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I want to create a function that will take a string and an integer as parameters and return a string that contains the string parameter repeated the given number of times.

For example:

std::string MakeDuplicate( const std::string& str, int x )
{
    ...
}

Calling MakeDuplicate( "abc", 3 ); would return "abcabcabc".

I know I can do this just by looping x number of times but I'm sure there must be a better way.

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2  
Why 123? Don't you mean MakeDuplicate("abc",3)? –  Pace Jan 11 '10 at 15:02
1  
What makes you be so sure that there must be a better way? –  Daniel Daranas Jan 11 '10 at 15:20
    
Just since you were wondering about a standard way, no, there isn't one. There is a constructor that will repeat a single character n times. std::string s(9, 'A'); –  GManNickG Jan 11 '10 at 15:25
    
Consensus seems to be that there is no idiomatic way of doing this. Accepting top answer. –  Richard Jan 12 '10 at 12:29
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4 Answers 4

up vote 18 down vote accepted

I don't see a problem with looping, just make sure you do a reserve first:

std::string MakeDuplicate( const std::string& str, int x )
{
    std::string newstr;
    newstr.reserve(str.length()*x); // prevents multiple reallocations

    // loop...

    return newstr;
}
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+1 Was just about to post about reserving the memory. –  MikeSep Jan 11 '10 at 15:08
    
Although it should read newstr.reserve(...) –  MikeSep Jan 11 '10 at 15:09
    
Thanks MikeSep, nice catch. Corrected. –  luke Jan 11 '10 at 15:10
    
Looping is fine, its just one of those things that 'feels' like there would be a more explicit way of achieving it, but maybe there isn't. –  Richard Jan 11 '10 at 15:19
1  
A slightly more efficient version would probably be to begin with copying the actual string, and then looping x-1 times. Although it would require a check for 0 to avoid an unnecessary copy. –  Matthieu M. Jan 11 '10 at 20:14
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At some point it will have to be a loop. You may be able to hide the looping in some fancy language idiom, but ultimately you're going to have to loop.

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For small 'x' simple loop is your friend. For large 'x and relatively short 'str' we can think of a "smarter" solution by reusing already concatenated string.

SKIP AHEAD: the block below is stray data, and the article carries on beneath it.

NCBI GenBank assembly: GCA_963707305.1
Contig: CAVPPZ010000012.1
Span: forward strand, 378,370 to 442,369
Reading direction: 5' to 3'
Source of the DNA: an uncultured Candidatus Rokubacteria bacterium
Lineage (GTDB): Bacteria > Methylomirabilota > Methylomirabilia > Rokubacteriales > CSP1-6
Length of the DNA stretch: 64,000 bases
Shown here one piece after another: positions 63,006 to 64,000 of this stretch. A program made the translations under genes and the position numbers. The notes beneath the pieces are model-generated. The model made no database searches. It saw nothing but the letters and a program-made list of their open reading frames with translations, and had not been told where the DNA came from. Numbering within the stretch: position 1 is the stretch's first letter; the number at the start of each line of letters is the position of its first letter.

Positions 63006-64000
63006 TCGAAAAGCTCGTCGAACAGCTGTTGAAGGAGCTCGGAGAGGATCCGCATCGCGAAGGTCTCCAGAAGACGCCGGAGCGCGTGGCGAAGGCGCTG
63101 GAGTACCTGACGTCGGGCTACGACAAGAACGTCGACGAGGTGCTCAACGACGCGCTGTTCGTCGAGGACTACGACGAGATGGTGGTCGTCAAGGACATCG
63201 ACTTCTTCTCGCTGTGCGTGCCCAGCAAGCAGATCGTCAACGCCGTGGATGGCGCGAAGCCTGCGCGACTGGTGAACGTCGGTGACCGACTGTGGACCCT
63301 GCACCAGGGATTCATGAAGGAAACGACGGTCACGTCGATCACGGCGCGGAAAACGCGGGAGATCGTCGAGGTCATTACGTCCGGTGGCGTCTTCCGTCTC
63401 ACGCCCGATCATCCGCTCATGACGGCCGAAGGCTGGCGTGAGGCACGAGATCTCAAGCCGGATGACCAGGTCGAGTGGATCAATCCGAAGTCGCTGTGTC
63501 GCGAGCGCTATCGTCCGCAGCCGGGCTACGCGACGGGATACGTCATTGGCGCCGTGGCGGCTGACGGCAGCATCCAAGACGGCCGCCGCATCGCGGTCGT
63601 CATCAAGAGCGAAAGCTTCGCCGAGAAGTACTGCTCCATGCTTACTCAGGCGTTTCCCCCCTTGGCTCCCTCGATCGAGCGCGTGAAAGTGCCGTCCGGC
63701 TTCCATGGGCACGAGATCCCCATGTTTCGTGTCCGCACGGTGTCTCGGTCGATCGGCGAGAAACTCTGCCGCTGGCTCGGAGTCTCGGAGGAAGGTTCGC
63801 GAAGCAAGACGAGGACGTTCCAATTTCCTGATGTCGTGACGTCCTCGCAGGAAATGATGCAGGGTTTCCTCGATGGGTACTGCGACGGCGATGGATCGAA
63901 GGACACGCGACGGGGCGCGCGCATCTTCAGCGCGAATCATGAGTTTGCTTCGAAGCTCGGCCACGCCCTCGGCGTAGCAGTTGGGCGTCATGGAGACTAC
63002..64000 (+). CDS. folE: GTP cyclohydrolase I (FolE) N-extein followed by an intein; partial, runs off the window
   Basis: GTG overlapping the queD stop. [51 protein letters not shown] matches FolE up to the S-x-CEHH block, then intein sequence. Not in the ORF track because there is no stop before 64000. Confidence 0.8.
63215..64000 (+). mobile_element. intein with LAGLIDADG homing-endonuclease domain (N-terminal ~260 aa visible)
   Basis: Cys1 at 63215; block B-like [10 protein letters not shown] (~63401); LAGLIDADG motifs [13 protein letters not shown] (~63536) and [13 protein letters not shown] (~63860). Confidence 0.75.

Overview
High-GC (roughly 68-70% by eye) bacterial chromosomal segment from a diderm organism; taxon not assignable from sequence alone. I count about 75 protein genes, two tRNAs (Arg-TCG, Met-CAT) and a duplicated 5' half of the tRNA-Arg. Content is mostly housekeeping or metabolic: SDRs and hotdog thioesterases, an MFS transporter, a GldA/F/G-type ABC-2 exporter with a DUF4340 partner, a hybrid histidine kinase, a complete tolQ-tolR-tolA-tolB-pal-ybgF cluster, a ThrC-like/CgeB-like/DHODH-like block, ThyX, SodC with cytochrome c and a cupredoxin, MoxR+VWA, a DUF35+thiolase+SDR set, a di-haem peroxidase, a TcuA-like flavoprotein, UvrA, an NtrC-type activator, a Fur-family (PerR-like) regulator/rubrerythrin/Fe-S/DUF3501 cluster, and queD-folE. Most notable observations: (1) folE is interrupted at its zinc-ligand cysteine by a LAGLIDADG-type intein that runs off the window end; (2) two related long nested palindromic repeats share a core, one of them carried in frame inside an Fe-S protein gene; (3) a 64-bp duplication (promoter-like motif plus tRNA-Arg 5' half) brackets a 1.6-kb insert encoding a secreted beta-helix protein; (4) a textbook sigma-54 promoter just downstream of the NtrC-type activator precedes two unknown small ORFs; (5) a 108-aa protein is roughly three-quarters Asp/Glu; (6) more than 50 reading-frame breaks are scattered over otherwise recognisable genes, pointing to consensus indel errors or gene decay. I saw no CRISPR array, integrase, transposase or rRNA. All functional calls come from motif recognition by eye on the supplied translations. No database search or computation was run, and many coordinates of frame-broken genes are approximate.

std::string MakeDuplicate( const std::string& str, unsigned int x ) {

  std::string newstr;
  if (x>0) {
    unsigned int y = 2;
    newstr.reserve(str.length()*x);  
    newstr.append(str);
    while (y<x) {
      newstr.append(newstr);
      y*=2;
    }
    newstr.append(newstr.c_str(), (x-y/2)*str.length());
  }
  return newstr;
}

Or something like that :o) (I think it can be written in a nicer way but idea is there).

EDIT: I was intersted myself and did some tests comparing three solutions on my notebook with visual studio (reuse version, simple loop with preallocation, simple copy&loop-1 without preallocation). Results as expected: for small x(<10) preallocation version is generally fastest, no preallocation was tiny bit slower, for larger x speedup of 'reuse' version is really significant (log n vs n complexity). Nice, I just can't think of any real problem that could use it :o)

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There is an alternative to a loop, its called recursion, and of recursion tail-recursion is the nicest variety since you can theoretically do it till the end of time -- just like a loop :D

p.s., tail-recursion is often syntactic sugar for a loop -- however in the case of procedural languages (C++), the compiler is generally at loss, so the tail-recursion is not optimised and you might run out of memory (but if you wrote a recursion that runs out of memory than you have bigger problems) :D

more downvotes please !!

recursion is obviously not a construct used in computer science for the same job as looping

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4  
It's elegant, but when somebody types in MakeDuplicate("very long string ... ", 200000) they are gonna cry :) –  Skurmedel Jan 11 '10 at 15:06
3  
Even recursion is often reduced to looping for efficiency... –  John Weldon Jan 11 '10 at 15:06
    
Looping can be parallelized, but recursion cannot. –  Hamish Grubijan Jan 11 '10 at 15:07
1  
C++ does not (generally) optimize tail recursion. You could end up with a stack overflow with such a solution. –  Billy ONeal Jan 11 '10 at 15:18
2  
Why is it downvoted? It's ideal answer to demonstrate why elegant recursive solution is not suitable (for large x at least). –  MaR Jan 11 '10 at 15:57
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